Tummy Time, play in the mirror and play gym were some fun and easy activities we tried at home. See links for more information on these activities. Play gyms for example have some great cognitive, visual perception, grasping and reaching skills, gross motor skills, self-awareness and sensory stimulation benefits as summarized in this nice article here by Mama OT. Personally, I could really see the baby developing in terms of gross motor skills, coordination and crossing his midline to reach out and grasp at toys.
Getting out and about
At first I remember it seeming very daunting and difficult on a practical level to get out of the house. Add two kids to the mix and there seemed like even more obstacles and things “to do” before we could get out the front door. However, there are many benefits and aspects for parent and child including social and mental health elements. Here’s a page about choosing activities and benefits of them for maternal mental health.
Lastly: Enjoy this time with baby!
- Decasper AJ, Fifer WP. Of human bonding: newborns prefer their mothers’ voice. Science. 1980;208:1174 –1176.
- Lariviere & Rennick (2011). Parent picture-book reading to infants in the neonatal intensive care unit as an intervention supporting parent-infant interaction and later book reading. Journal of Developmental & Behavioral Pediatrics, 32 (2), pp 146-152.
- Karras, J. & Braungart-Rieker, J. (2005). Effects of shared parent-infant book reading on early language acquisition. Applied Developmental Psychology, 26, 133-148.
- Julie Gros-Louis, Meredith J. West, Andrew P. King. The Influence of Interactive Context on Prelinguistic Vocalizations and Maternal Responses. Language Learning and Development, 2016; DOI:10.1080/15475441.2015.1053563
- Ardiel, E. L., & Rankin, C. H. (2010). The importance of touch in development. Paediatr Child Health. 2010 Mar; 15(3): 153–156.
- Ramírez-Esparza, N., García-Sierra, A., & Kuhl, P. K. (2014). Look who’s talking: speech style and social context in language input to infants are linked to concurrent and future speech development. Developmental Science, 17 (6): 880–891
a) Brémond-Gignac D., Copin H., Lapillonne A., Milazzo S. (2011). Visual development in infants: physiological and pathological mechanisms. Curr. Opin. Ophthalmol. 22, S1–S8.
The potty “training” still seems to be going well. I say “training” because I feel like we’re not specifically doing anything, but then I looked back on what we had set up, and, actually I can think some psychological and “set-up” aspects apply.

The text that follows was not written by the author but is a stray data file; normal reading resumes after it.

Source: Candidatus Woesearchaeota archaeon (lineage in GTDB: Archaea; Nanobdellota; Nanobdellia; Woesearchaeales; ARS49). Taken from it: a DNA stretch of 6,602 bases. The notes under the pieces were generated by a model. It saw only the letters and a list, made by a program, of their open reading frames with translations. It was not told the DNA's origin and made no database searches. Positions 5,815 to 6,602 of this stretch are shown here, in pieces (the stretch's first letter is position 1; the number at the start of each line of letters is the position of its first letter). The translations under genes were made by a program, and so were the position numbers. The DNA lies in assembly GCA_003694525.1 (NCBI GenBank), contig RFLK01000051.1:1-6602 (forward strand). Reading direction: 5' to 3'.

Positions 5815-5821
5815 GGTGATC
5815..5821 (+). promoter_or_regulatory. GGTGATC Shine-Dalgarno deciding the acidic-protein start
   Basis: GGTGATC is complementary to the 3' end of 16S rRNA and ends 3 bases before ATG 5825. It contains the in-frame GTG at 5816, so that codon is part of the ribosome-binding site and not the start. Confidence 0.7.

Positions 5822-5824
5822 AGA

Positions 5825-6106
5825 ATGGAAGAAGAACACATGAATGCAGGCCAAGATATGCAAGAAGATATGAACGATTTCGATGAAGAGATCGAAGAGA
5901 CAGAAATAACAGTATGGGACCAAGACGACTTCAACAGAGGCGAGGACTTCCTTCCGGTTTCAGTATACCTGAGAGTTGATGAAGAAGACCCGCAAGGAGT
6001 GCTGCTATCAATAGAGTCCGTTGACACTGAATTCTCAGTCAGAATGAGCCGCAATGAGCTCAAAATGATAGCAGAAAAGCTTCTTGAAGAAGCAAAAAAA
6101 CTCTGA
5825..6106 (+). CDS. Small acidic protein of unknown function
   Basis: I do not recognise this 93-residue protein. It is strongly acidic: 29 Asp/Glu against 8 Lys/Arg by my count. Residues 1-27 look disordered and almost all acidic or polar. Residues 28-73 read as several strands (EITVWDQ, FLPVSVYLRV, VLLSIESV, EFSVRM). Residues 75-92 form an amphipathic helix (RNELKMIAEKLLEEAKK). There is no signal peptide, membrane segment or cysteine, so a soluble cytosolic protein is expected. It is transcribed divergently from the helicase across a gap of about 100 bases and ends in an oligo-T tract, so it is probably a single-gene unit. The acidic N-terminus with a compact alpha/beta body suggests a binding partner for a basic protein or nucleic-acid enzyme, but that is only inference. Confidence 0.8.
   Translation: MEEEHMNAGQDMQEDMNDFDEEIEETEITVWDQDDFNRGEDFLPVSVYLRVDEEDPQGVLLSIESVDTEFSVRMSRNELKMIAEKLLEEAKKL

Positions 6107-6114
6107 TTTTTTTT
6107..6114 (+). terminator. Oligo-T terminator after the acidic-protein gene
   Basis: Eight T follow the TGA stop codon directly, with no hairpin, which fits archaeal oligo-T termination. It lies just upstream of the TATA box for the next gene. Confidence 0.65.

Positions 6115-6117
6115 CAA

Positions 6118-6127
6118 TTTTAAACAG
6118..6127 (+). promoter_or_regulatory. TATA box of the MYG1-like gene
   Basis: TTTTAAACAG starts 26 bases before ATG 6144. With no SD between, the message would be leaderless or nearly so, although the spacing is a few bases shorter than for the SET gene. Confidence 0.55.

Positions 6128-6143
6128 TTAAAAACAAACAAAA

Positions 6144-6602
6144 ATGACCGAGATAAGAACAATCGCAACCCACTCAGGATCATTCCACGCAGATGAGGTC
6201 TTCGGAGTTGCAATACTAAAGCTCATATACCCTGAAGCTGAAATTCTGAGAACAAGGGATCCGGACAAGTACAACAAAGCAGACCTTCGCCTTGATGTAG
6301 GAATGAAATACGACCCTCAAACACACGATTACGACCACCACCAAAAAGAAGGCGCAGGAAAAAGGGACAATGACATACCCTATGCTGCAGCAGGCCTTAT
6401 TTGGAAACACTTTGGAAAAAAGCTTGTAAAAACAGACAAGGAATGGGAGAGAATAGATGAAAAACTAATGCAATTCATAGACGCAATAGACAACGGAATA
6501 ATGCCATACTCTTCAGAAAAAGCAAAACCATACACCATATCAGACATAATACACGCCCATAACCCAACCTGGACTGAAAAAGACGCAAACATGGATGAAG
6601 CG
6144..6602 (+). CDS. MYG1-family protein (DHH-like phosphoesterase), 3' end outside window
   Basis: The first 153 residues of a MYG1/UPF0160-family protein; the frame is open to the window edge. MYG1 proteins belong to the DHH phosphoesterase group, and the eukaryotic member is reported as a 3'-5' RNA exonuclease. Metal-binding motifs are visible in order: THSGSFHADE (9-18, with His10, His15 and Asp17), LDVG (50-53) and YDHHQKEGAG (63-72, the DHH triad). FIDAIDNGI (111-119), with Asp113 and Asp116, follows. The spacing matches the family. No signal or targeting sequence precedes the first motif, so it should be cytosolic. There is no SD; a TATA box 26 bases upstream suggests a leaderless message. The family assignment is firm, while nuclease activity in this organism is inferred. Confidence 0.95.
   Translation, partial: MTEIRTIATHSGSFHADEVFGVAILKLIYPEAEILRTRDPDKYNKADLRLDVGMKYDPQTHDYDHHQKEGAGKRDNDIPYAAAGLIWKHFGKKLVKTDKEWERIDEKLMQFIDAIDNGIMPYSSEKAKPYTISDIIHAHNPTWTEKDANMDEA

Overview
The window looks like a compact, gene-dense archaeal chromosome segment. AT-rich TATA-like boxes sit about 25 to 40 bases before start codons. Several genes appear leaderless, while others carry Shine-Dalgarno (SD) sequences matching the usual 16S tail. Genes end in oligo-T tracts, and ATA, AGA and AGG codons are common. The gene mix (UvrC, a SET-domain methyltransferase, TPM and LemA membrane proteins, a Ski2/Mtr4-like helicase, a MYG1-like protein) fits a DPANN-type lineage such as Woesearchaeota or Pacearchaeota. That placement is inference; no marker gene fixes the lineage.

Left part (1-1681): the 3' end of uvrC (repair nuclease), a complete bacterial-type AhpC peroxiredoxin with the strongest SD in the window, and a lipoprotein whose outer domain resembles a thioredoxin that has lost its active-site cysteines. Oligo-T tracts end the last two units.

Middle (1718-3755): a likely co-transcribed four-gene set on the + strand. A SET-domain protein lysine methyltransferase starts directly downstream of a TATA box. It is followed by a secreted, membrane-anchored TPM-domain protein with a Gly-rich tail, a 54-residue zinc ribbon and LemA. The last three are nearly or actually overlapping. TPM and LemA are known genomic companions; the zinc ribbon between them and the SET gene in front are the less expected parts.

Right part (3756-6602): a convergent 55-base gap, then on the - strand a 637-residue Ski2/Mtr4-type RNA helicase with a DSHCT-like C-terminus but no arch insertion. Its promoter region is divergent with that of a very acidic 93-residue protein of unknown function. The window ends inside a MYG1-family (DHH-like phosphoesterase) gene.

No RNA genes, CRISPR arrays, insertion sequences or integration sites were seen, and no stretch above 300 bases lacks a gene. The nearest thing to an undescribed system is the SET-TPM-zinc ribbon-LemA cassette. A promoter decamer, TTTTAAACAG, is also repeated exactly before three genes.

Firstly, we upgraded the basic boring plastic potty we had previously (that he never sat on) to a fancy Thomas the Tank Engine colourful potty that plays a little song when something is deposited in it. This is a reward in itself. We made the potty interesting and something exciting to sit on by selecting one where he recognises the theme (Thomas), and likes and potentially trusts that brand (because he likes the toy). We set it up so that it wasn’t a toy, though, so he knows there’s a particular function around it. We started to talk more about that “function” and make it part of our every day, normal, conversation by saying things like “mummy is going to the big potty now”, etc, to make the toddler aware that going on the potty is a normal thing people do. I suppose we kind of set up a graded step by step hierarchy as well by:
Introducing the potty
Having the potty out in the living room
Discussing that the potty is for doing a wee or poo in, not a toy, and normalizing this process when adults in the house needed to go to the “big potty”
Encouraging the toddler to sit on the potty, with clothes on in the first instance (as he wasn’t sure about it)
offering a reward/reinforcement for just sitting on it (I can’t remember if this was a biscuit or watching his favourite TV show, which also probably reduced any anxiety or concerns because he was distracted by the TV and calmed by his favourite show)
Encouraging the toddler to sit on the potty without a nappy (diaper) on
Encouraging him to sit on it when we thought he might need a wee, e.g. after a bath because that’s when he often does one, and offering a reward for doing a wee – also talking about what reward he would get